Fantasy football draft season is fast approaching. Prep to win your league with SI.com's ongoing preview, including team-by-team breakdowns that examine each club's key fantasy storyline and much more.
Key fantasy storyline
Anyone who doubts that football is the ultimate team sport, the sport where each individual's success rests most squarely on his teammates, might want to have a chat with Larry Fitzgerald. There's no denying that Fitzgerald has been one of the most talented, hardest-working receivers since his first day in the league. Nearly every year, that has manifested itself in huge numbers. In his four seasons with Kurt Warner as his primary quarterback, Fitz averaged 99 receptions for 1,335 yards and 11 touchdowns. He's failed to his the 1,000-yard mark just twice in his career: once with Matt Leinart at the helm back in 2006, then again during the Cardinals' dreadful 2012 season.
Quantifying just how bad Arizona's quarterbacks were last year is actually kind of fun, unless you're a Cardinals fan or you owned Fitzgerald last season. The Cardinals' quarterback situation last season -- the trio of John Skelton, Kevin Kolb and Ryan Lindley -- can be personified by the hydra of Greek mythology, which had multiple heads, but lacked the ability to throw. Kolb led the team with 6.4 yards per attempt, and in 10 starts, Skelton and Lindley combined for two touchdowns and 16 interceptions.
Perhaps most damning, Fitzgerald ranked as the No. 43 receiver in non-PPR, standard-scoring leagues last year thanks to those quarterbacks. Before 2012, Fitzgerald caught at least 50 percent of his targets every year of his career, and was north of 60 percent every year from 2005 through 2009. He caught just 45.5 percent of them last year. To be fair, the quarterbacks didn't get any help from an offensive line that was quite possibly the worst in the NFL. With breakdowns along the line and in the backfield, Fitz was a non-factor in fantasy leagues.
Luckily for Fitzgerald's sanity, the Cardinals made a major change under center, bringing in Carson Palmer this offseason. He may not be the Palmer who helped usher in the NFL's pass-first era with Chad Johnson and T.J. Houshmandzadeh in Cincinnati, but Palmer still managed 4,018 yards, 7.1 YPA and 22 touchdowns against 14 interceptions with a less-than-inspiring group of receivers at his disposal in Oakland last year.
Palmer's arrival in the desert vaults Fitz right back among the elite at the wide receiver position. He's the sixth receiver on my board behind Calvin Johnson, Brandon Marshall, A.J. Green, Demaryius Thomas and Julio Jones. And Notre Dame product and second-year man Michael Floyd, the Cardinals' No. 2 receiver, is one of my favorite breakout candidates at the position.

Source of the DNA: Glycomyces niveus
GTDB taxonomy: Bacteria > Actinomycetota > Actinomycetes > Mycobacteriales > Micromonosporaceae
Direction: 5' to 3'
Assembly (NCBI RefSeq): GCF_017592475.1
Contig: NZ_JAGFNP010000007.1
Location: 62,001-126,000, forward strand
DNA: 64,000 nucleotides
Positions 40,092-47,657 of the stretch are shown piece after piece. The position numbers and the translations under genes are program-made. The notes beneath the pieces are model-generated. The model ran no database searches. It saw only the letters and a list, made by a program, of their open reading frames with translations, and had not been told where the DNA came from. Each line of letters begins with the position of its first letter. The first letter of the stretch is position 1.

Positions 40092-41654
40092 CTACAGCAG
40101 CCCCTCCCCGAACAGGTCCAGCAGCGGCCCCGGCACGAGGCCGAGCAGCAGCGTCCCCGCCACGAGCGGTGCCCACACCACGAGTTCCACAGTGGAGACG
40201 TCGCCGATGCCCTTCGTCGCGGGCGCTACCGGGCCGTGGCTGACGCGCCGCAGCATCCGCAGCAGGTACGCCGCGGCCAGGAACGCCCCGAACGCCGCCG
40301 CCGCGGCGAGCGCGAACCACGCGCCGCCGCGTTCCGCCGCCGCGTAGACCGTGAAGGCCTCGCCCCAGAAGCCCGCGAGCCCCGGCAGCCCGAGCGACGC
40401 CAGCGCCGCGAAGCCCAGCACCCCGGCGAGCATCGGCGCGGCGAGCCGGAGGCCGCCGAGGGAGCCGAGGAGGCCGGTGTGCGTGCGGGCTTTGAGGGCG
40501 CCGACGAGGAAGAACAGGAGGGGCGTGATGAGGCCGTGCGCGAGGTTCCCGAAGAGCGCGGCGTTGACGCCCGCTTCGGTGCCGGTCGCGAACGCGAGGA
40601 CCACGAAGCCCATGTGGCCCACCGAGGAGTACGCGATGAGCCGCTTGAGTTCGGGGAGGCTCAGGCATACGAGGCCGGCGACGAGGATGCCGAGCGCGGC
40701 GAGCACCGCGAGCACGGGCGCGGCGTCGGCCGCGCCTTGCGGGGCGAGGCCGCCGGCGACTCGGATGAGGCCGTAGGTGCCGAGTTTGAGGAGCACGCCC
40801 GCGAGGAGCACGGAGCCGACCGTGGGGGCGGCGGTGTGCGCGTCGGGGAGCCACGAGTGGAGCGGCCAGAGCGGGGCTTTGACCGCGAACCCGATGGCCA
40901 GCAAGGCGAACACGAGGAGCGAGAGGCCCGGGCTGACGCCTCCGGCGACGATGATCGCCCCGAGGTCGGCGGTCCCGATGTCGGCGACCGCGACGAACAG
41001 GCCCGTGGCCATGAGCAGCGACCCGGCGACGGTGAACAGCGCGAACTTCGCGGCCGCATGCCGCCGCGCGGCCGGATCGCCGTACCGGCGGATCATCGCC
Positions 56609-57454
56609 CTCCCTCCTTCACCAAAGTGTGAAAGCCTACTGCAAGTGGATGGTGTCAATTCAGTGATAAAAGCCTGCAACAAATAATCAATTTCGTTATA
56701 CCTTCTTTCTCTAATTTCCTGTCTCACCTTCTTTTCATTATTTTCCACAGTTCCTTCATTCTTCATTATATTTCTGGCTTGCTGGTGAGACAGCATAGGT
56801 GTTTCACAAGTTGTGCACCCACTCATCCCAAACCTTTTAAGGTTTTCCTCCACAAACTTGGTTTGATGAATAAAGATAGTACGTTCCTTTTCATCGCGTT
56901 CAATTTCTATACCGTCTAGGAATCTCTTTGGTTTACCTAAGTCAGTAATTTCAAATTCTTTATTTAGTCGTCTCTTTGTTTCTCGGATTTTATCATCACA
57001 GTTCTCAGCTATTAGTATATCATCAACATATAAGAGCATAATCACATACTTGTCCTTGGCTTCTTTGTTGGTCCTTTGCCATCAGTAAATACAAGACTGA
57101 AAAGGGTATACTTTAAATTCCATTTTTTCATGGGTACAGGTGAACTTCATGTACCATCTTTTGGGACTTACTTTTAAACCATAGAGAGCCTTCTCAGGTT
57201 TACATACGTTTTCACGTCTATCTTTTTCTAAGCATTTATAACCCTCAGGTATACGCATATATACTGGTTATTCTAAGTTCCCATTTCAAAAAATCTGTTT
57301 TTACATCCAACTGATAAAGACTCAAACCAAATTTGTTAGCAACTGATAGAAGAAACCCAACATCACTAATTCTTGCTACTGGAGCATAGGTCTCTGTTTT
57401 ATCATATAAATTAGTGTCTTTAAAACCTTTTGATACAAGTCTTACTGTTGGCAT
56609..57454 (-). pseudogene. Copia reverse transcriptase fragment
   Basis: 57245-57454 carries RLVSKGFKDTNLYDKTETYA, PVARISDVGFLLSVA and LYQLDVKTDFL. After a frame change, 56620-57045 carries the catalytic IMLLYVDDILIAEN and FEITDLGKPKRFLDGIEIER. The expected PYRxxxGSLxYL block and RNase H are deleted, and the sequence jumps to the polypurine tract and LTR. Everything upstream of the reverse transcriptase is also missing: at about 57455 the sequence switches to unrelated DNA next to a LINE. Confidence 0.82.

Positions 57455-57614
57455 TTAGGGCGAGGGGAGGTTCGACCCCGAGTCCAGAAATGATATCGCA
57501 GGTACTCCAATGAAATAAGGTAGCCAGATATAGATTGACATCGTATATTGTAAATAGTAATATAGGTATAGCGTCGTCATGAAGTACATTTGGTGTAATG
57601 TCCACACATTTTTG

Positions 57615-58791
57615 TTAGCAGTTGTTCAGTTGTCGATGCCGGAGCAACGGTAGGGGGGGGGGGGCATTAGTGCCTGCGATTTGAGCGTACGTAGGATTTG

|Arizona Cardinals' 2013 schedule|
|Including a look at how the Cardinals' upcoming foes fared defensively in fantasy last season|
Stats via FFToday.com
The NFC West features two of the best defenses in the league in the 49ers and Seahawks. While that will present the Cardinals with a few tough games, they also draw the NFC South, which was likely the worst defensive division from top to bottom last season. They could have one of the weakest playoff schedules until championship week with the Rams Week 14 and Titans Week 15. Overall, the NFC South, AFC South, Lions and Eagles more than counterbalance four games (only two of which during the fantasy regular season) against the Niners and Seahawks.
QB: Carson Palmer, Drew Stanton, Ryan Lindley
RB: Rashard Mendenhall, Ryan Williams, Stepfan Taylor, Andre Ellington
WR: Larry Fitzgerald, Michael Floyd, Andre Roberts, Ryan Swope
TE: Rob Housler, Jeff King, D.C. Jefferson
K: Jay Feely
|Arizona Cardinals' 2012 defensive rankings|
The Cardinals were a sneakily decent fantasy defense last year. Their 22 interceptions were the second most in the league and their 38 sacks tied for 11th. The unit is lead by cornerback Patrick Peterson, defensive ends Frostee Rucker and Matt Shaughnessy, defensive tackle Darnell Dockett and linebacker Karlos Dansby.
They're making a major change this year, as they'll shift from a normal 3-4 defense to a one-gap 3-4 set. This puts equal responsibility on the linemen and linebackers to cover the gaps, as opposed to the typical 3-4, in which the linemen are asked to swallow up blockers to allow the linebackers to fly around. The team drafted nose tackle Dan Williams, who more fits the mold of a nose in a two-gap system, but new defensive coordinator Todd Bowles is putting his stamp on this defense.
Those of you in IDP leagues will want to be aware of all six players mentioned above, especially Peterson. And if you're in a league that uses defense and special teams, bump the Cardinals up a few notches, thanks to Peterson's freakish ability as a punt returner.